As a result, indications for the use of ADMs should be considered on a case-by-case basis. Surely product costs may influence the surgeon’s decision from time to time: from all three ADMs compared in our study, Strattice was the most expensive matrix and Tutomesh the one with the lowest price.

In our experience, ADMs are useful to correct these problems: loss of the IMF, implantation of high-volume implants, slight capsular contracture, bottoming-out, or other forms of implant malposition.

In this study, Epiflex (HADM) had the lowest complication rate, which may be due to allogenicity; nevertheless our detected total complication rate is greater than rates published within the available literature. In terms of preventing capsular contracture, thicker ADMs, such as Epiflex or Strattice, might be more appropriate for breast reconstruction. This effect could be explained due to prolonged vascular ingrowth time throughout the matrix and a delayed autoimmune response, caused by a longer isolation of the implant from the surrounding tissue. When aesthetic considerations are the greatest concern with loss of the IMF or bottoming-out of the implant, Tutomesh, which is made out of thinner bovine pericardium (offering a greater plasticity), may be favored. But an increased complication rate following BADM application has to be taken into account and should be discussed with the patient preoperatively.

5. Conclusions

Our retrospective study demonstrated that the use of HADMs is associated with the lowest complication risk (7%) among the three ADMs tested. In comparison with the available literature, the total complication rate of 17% was high. In our study, the capsular contracture rate after ADM reconstruction was 6% at a median follow-up interval of 36 months, that is also increased in comparison to other literature. The authors recommend a judicial use of ADM, taking into account costs, condition after radiotherapy, and uncertain long-term results. The flexible properties of BADMs have advantages in tissue handling and aesthetic properties but had the highest complication probability compared to the other subgroups within our study. Treatment of recurring capsular contracture calls for thicker ADMs such as Epiflex or Strattice. Overall, Epiflex (HADM) had the lowest complication rate within our study, whereas Tutomesh (BADM) showed the highest complication rate. In the case of loss of the IMF, large-volume implants, slight capsular contracture, bottoming-out, and implant malposition, the authors recommend in selected cases HADMs as primary and PADM as secondary treatment options. Due to the small amount of patients included in this retrospective study, a larger patient collective is urgently needed for further evaluation; therefore we suggest a prospective randomised study in order to receive more distinct results.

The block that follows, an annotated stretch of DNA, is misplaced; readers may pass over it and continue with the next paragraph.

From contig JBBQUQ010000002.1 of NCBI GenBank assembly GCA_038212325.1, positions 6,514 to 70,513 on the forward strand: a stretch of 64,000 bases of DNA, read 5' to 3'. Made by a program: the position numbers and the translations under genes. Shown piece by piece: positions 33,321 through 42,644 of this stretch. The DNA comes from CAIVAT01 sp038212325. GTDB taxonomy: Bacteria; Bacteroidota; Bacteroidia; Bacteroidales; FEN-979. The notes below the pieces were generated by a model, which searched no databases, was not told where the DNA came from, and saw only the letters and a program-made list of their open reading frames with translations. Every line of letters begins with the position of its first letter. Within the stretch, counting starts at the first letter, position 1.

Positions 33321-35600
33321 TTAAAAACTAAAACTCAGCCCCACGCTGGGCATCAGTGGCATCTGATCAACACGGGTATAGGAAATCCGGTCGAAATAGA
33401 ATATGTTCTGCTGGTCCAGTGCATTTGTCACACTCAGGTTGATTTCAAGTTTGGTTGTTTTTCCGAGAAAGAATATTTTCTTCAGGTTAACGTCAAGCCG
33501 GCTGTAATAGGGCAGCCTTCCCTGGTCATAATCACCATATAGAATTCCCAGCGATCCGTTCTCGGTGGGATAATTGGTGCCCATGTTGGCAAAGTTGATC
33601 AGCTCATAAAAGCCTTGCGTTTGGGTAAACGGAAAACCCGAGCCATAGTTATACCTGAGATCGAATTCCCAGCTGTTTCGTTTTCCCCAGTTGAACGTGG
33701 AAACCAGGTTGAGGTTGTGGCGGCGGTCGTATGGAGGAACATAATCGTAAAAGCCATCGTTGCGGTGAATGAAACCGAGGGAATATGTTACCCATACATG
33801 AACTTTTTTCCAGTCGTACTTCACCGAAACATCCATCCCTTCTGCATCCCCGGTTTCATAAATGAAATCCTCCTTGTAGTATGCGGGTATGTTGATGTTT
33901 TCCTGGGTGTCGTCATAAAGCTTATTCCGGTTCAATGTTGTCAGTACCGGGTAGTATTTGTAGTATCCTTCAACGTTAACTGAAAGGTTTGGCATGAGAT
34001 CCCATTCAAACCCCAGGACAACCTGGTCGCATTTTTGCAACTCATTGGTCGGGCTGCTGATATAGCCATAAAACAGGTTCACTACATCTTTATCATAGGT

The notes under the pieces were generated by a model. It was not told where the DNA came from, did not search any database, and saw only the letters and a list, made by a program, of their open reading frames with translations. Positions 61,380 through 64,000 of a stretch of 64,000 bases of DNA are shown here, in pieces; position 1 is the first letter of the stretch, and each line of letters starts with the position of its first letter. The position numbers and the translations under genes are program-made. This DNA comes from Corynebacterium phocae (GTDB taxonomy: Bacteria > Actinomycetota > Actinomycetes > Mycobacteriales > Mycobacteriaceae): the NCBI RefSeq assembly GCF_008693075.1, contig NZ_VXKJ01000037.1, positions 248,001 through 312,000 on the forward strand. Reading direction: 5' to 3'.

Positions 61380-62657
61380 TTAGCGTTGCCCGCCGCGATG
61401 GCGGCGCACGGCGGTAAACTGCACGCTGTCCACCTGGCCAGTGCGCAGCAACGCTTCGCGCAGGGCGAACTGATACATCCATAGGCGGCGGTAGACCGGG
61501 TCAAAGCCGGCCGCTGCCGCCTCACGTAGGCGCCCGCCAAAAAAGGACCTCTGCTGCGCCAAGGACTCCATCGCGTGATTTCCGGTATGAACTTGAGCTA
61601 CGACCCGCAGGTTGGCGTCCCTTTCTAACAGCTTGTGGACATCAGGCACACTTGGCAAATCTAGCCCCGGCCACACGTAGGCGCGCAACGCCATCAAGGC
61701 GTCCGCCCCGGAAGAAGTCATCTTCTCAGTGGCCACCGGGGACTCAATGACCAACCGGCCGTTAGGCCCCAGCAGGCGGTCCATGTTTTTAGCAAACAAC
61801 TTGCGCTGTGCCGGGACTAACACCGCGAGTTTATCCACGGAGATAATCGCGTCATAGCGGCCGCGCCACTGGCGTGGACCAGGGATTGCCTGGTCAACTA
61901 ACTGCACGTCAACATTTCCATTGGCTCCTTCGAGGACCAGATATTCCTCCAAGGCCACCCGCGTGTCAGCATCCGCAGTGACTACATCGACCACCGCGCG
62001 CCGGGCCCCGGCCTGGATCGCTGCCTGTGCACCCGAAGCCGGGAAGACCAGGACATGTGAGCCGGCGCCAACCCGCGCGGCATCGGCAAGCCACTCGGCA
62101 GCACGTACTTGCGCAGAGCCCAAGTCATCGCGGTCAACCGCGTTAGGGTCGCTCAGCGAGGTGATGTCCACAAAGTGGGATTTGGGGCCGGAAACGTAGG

Ethical Approval

The research project with all its procedures was granted by the Local Ethics Committee (medical association of Lower Saxony, Germany) and is in accordance with national law and the World Medical Association Declaration of Helsinki (1964) with its ethical principles for medical research involving human subjects and subsequent amendments.

Disclosure

The authors received no payment, compensation, or funding for the current study and thus have no conflicts of interest to declare. Highest ethical and scientific standards were applied. After the study was completed and reviewed, DIZG (Berlin, Germany) was approached and agreed to pay the Article Processing Charge for open access publication.

Conflicts of Interest

The authors declare that they have no conflicts of interest.

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Copyright © 2017 Felix J. Paprottka et al. This is an open access article distributed under the Creative Commons Attribution License, which permits unrestricted use, distribution, and reproduction in any medium, provided the original work is properly cited.